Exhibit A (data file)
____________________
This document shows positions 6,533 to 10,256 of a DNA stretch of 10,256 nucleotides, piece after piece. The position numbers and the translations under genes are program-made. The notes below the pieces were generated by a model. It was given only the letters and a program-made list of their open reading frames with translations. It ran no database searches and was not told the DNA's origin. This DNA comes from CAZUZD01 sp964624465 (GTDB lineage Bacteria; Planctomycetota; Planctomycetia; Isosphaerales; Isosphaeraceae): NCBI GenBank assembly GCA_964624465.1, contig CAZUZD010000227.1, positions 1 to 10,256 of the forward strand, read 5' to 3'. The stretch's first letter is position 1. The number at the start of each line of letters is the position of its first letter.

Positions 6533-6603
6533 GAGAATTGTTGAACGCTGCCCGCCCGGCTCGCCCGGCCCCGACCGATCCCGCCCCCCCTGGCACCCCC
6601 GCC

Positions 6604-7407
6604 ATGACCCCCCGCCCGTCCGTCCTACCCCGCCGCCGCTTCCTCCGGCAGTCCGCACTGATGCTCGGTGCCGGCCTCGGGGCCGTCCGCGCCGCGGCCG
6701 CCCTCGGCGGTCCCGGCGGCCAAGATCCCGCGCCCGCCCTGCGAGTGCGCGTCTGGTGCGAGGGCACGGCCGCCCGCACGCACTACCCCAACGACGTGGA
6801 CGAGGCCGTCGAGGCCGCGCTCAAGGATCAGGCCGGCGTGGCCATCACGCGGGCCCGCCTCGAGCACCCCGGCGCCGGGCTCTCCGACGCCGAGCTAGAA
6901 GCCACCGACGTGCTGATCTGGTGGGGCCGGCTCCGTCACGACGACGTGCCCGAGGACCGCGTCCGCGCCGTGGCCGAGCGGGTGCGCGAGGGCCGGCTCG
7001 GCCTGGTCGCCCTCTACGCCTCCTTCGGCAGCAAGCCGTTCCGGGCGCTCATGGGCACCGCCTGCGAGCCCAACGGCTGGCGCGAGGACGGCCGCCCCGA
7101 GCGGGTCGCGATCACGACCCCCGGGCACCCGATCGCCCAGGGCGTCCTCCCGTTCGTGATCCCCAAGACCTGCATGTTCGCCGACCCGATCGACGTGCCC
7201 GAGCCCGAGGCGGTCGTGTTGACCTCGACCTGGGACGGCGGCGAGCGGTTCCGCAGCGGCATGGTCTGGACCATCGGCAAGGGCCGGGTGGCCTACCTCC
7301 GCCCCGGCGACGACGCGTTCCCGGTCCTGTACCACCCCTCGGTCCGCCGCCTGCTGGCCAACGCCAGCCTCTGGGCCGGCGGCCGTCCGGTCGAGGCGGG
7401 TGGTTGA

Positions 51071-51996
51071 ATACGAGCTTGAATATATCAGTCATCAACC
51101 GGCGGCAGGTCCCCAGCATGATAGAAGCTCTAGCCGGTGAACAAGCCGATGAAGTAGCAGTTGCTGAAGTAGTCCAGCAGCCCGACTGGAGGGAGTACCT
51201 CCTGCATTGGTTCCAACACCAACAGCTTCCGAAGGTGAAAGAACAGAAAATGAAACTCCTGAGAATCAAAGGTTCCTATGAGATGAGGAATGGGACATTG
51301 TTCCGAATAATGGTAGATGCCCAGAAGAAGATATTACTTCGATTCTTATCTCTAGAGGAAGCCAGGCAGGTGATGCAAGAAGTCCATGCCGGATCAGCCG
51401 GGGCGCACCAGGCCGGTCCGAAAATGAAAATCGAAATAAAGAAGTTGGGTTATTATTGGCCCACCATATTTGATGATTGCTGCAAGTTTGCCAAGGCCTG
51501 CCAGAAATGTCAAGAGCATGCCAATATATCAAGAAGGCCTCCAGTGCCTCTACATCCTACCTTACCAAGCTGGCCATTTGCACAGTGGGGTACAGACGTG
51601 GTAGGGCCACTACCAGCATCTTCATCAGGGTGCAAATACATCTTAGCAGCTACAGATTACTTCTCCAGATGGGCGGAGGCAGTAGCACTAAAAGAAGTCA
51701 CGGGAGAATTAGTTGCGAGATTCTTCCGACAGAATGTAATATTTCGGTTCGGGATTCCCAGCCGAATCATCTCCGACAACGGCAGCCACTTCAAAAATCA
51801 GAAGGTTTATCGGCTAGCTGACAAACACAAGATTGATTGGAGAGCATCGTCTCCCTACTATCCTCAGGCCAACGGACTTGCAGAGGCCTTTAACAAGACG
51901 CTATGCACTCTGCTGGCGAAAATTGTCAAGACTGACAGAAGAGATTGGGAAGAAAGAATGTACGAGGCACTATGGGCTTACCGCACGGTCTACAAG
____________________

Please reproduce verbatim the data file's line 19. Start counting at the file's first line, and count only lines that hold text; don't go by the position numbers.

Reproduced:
51301 TTCCGAATAATGGTAGATGCCCAGAAGAAGATATTACTTCGATTCTTATCTCTAGAGGAAGCCAGGCAGGTGATGCAAGAAGTCCATGCCGGATCAGCCG